Understanding Drug Rehab: EMCDDA’s Annual Report
On November 15, the European Monitoring Centre for Drugs and Drug Abuse released its annual report, a nearly 100-page document that lays out recent changes in drug use trends throughout the European nations and proposed prevention and intervention policies—including drug rehab—that will work to counteract the evolving, but ever-present, use of substances.
Central to the report’s power is its insistence upon comprehensive research and analysis to inform addiction treatment programmes. From this, the report proposes treatment measures that might best target those vulnerable to substance abuse and addiction. For example, according to the EMCDDA report, 38% of those entering drug rehab in Europe had completed only primary education; the report suggests that incorporating vocational training into addiction treatment programmes would improve addicts’ employability after leaving drug rehab, ensuring a more stable post-treatment life and increasing the chances for a successful recovery.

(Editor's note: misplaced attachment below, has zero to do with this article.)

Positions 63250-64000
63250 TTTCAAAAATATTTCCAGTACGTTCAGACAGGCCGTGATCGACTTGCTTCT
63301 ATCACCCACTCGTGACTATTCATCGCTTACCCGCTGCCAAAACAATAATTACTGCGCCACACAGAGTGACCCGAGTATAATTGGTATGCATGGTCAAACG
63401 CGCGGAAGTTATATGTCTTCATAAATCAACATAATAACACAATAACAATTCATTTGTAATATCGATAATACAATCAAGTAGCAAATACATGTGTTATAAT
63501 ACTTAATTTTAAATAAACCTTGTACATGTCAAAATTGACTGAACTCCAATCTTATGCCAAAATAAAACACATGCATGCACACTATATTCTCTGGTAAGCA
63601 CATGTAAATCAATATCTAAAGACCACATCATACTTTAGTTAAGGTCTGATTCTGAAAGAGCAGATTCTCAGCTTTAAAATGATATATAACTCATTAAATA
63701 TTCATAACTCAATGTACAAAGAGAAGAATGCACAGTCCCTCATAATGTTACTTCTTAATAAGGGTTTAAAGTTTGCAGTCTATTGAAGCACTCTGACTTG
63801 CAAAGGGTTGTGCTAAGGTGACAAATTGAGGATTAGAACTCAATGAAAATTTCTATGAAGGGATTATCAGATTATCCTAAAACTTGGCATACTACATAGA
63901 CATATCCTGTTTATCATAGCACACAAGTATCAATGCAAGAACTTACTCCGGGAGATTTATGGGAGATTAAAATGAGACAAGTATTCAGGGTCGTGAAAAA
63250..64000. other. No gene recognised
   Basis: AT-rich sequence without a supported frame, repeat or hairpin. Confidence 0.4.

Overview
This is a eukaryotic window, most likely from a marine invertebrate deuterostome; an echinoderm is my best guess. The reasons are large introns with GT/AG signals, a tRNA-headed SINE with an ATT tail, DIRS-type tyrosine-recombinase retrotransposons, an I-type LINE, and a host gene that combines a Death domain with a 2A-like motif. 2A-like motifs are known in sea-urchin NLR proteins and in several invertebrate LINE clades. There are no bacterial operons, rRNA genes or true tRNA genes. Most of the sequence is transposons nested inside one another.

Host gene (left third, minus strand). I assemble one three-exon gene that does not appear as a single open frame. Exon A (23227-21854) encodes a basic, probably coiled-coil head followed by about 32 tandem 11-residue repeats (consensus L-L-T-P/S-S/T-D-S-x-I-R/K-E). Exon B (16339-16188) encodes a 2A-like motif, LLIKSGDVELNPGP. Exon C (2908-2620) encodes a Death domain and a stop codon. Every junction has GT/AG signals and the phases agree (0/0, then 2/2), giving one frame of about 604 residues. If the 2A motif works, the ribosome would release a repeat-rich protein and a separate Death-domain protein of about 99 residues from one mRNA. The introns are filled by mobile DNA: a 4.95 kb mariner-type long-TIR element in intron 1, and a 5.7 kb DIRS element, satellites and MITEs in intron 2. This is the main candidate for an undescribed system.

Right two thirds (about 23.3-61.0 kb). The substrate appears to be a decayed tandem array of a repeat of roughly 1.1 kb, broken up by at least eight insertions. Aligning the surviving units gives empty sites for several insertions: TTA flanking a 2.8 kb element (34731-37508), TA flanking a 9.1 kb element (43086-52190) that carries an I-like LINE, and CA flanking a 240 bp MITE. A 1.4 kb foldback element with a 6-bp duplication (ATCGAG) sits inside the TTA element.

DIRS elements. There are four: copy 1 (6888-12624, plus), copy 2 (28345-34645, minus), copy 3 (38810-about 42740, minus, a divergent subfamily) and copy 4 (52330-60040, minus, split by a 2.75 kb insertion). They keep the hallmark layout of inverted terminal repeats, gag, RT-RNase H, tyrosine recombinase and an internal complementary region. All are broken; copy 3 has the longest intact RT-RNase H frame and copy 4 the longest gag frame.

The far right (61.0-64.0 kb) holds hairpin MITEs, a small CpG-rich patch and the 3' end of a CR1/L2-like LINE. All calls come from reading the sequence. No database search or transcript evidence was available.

In order to build effective responses to drug abuse, the report also emphasizes pinpointing specific trends in substance abuse: which drugs are increasing in popularity, and what new substances are on the market. Cannabis, amphetamines, and cocaine were among the highest used substances throughout the European region; the report chronicles recent scientific findings about the effects of each substance, information essential to an informed addiction treatment programme. For instance, EMCDDA’s report cites a rise in addicts entering rehab for cannabis addiction, a response, the report suggests, to recent findings that cover the ill-effects of cannabis use, which may be more harmful than previously believed.
Literature such as EMCDDA’s annual report is integral in building addiction treatment programmes founded on comprehensive research. More than that, EMCDDA’s annual report represents an openness to using new, and well-informed conclusions in creating the most effective drug rehabs.